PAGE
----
It’s Different this Time. Really?
Updated: May 17, 2022
Just before the 1929 Wall Street crash, celebrated Yale economist Irving Fisher claimed that the stock market had reached “a permanently high plateau”. This is just one example of the tendency of human beings to post-rationalise booming markets and economies, though perhaps it is the best known. Sir John Templeton famously said: “The four most expensive words in the English language are, ‘This time is different’.”
"Our brains are the same as those that sat in the skulls of our ancestors 300,000 years ago"
Recently I have come across three examples of what I think is the same human behaviour at work. Two of them are somewhat related but the third is distinct. It has been suggested recently that value investing, the meaning of the yield curve, and the Phillips curve have met an untimely demise (it is the last two that are related). Is it possible that those supporting these ideas are falling into the same trap as Fisher and others did before them?
Let us take each in turn.
Respected and highly successful fund manager Nick Train suggested recently that value investing was a 20th century phenomenon. His premise is that digital disruption will continue to drive company performance, widening the gap between those that benefit from or embrace digital disruption and those that do not. Many of those in the former group are growing fast and thus are trading on high valuation multiples.
Conversely, those in the latter group are growing more slowly and as a result trade on low multiples. Since Train believes that digital disruption will dominate the 21st century, he suggests that the gap will widen for a very long time, which is another way of saying that value investing was a 20th century phenomenon.
First, value investing has never been about buying stocks that trade on low multiples. If that were what it was, it would have been easy! No, value investing is about buying stocks that trade below their intrinsic value.
Second, there is nothing fundamentally different between the internet that is the driver of digital disruption and other major innovations in the last three centuries such as the steam engine, the internal combustion engine and the computer. They are related in that they have all caused major change, whether among companies or in the way we lead our lives.
As for the yield curve, former Fed chief Ben Bernanke warned in a recent panel discussion against reading the wrong thing into the flattening yield curve. Despite an inverted curve having preceded every economic downturn of the last 50 years, Bernanke said that this time may be different. Why? Because “regulatory changes and quantitative easing in other jurisdictions” have distorted normal market signals such as the yield curve.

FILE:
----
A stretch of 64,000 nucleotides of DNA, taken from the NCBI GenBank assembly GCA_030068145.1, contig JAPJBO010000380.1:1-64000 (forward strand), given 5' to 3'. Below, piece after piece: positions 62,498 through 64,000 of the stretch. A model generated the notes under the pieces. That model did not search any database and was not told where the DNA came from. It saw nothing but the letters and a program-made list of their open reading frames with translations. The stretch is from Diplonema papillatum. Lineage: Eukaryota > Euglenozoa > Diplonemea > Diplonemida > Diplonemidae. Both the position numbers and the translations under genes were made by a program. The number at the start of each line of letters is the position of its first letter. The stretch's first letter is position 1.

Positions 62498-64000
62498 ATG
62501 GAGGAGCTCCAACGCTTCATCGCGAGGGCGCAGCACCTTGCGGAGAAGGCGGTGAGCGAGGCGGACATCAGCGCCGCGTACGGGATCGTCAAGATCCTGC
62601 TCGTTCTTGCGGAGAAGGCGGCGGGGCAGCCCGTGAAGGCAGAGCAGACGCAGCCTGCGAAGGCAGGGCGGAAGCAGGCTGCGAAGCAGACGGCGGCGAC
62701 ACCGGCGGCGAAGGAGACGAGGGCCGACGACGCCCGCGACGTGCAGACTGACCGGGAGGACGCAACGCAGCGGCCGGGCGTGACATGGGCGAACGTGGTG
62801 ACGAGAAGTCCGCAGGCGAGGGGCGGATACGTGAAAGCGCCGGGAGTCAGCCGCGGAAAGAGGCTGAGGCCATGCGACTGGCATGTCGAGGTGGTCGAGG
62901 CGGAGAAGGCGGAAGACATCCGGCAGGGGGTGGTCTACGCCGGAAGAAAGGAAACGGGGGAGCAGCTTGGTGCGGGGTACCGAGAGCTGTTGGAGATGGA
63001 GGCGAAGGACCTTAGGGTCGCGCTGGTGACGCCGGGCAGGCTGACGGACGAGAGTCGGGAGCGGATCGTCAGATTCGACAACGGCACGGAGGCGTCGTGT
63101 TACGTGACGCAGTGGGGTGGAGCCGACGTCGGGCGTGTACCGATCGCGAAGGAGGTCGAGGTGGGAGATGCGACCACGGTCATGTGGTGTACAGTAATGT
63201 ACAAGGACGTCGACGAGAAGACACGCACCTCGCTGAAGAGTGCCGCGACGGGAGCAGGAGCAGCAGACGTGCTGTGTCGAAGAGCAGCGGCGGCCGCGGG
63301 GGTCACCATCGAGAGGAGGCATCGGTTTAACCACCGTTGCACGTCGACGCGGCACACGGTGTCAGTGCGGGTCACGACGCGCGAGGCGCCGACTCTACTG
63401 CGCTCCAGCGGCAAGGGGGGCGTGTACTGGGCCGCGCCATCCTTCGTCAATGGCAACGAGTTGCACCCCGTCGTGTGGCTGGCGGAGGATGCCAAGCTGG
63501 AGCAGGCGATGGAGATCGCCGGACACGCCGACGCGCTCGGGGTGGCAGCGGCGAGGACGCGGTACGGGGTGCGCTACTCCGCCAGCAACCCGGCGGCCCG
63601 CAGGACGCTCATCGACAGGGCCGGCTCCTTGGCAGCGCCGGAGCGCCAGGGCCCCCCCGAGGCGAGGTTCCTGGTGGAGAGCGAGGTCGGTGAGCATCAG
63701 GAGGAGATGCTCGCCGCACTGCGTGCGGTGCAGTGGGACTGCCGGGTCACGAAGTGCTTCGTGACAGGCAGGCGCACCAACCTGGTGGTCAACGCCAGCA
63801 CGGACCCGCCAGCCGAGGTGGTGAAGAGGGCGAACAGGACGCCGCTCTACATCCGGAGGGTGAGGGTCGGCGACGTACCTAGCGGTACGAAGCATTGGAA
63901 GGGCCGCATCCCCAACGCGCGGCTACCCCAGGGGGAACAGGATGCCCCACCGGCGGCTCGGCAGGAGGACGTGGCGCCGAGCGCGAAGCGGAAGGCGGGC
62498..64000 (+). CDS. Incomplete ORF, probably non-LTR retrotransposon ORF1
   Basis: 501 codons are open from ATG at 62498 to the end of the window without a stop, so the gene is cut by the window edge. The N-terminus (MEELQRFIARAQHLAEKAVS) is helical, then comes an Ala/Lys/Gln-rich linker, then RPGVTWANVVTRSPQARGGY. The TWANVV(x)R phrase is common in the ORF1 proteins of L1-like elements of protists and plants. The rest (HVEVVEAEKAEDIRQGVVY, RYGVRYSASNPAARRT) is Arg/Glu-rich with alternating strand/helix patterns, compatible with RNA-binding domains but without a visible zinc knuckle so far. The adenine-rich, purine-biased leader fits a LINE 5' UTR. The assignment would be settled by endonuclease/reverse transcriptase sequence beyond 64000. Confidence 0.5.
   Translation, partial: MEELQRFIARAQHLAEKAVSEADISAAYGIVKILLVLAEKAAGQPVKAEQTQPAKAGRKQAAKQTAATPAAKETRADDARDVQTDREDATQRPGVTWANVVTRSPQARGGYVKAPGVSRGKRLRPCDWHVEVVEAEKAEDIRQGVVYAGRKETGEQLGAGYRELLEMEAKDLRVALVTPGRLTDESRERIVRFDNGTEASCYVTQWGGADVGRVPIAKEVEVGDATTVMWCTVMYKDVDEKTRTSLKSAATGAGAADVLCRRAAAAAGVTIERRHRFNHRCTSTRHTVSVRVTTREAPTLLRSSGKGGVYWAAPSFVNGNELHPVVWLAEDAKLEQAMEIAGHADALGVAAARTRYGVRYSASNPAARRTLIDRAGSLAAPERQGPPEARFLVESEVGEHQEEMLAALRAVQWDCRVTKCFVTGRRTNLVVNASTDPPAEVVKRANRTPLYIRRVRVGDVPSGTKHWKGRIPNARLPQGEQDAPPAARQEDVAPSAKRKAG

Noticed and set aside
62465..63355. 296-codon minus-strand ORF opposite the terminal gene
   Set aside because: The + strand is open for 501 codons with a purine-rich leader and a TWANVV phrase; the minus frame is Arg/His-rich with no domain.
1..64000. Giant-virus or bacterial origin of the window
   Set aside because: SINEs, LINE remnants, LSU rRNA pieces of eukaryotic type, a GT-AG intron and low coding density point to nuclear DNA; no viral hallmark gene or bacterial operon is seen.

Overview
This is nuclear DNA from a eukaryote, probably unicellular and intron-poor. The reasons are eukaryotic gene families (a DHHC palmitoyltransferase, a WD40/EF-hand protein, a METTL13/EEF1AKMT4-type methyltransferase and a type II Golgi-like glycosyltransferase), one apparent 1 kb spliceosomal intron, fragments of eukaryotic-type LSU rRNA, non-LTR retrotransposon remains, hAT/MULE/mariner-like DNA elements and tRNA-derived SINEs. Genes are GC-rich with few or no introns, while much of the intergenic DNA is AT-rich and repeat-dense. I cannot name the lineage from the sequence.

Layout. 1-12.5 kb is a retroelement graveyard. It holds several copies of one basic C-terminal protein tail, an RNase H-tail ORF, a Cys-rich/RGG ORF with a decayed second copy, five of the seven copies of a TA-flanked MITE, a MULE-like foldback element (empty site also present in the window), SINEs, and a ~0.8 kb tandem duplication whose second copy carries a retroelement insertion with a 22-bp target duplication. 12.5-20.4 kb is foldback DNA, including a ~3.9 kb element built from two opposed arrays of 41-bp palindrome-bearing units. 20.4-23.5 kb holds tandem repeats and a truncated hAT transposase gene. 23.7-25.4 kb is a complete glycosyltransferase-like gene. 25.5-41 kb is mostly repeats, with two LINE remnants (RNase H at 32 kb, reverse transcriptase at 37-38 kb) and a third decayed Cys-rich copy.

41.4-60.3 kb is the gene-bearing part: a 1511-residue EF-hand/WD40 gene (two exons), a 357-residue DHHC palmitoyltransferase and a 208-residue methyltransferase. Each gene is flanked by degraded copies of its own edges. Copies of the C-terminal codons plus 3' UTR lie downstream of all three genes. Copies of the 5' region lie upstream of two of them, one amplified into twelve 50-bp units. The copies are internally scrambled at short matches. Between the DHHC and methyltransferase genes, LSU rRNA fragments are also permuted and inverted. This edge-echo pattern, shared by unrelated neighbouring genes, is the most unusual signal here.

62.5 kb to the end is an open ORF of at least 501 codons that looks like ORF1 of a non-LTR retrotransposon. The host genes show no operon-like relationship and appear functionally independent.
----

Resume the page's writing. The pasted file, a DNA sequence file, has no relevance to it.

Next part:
Bernanke appears to be saying is that it is not clear there is going to be a recession. In the panel discussion he referred to the fact that the near-term outlook for the economy is quite strong. However, that is always the case when yield curves invert. If it was clear to all there was going to be a recession it would be upon us already!
As for the Phillips curve, former Treasury secretary Larry Summers has argued that the relationship between employment and wage growth appears to have broken down. He points to recent data, which do indeed suggest that the curve has flattened.
But to suggest that the relationship has broken down is brave indeed. It is possible that the internet and cheap labour in emerging economies have kept inflation pressures subdued, either directly or by changing the mix of the labour force in the developed world. However, it is also likely that these factors are temporary, and once advanced economies adjust to them the relationship will kick in again. After all, how can competition for labour not have an impact on the price of labour? It is like saying the law of supply and demand is dead!
The danger with suggesting that things are different this time is that the fundamental mechanism that drives our decisions and thoughts, namely human nature, never changes. Physiologically, our brains are the same as those that sat in the skulls of our ancestors 300,000 years ago. We remain riddled with the same cognitive biases and emotions, whether fear, greed, or the need to feel that the party ain’t ever gonna end.
Published in Trustnet
The views expressed in this communication are those of Peter Elston at the time of writing and are subject to change without notice. They do not constitute investment advice and whilst all reasonable efforts have been used to ensure the accuracy of the information contained in this communication, the reliability, completeness or accuracy of the content cannot be guaranteed. This communication provides information for professional use only and should not be relied upon by retail investors as the sole basis for investment.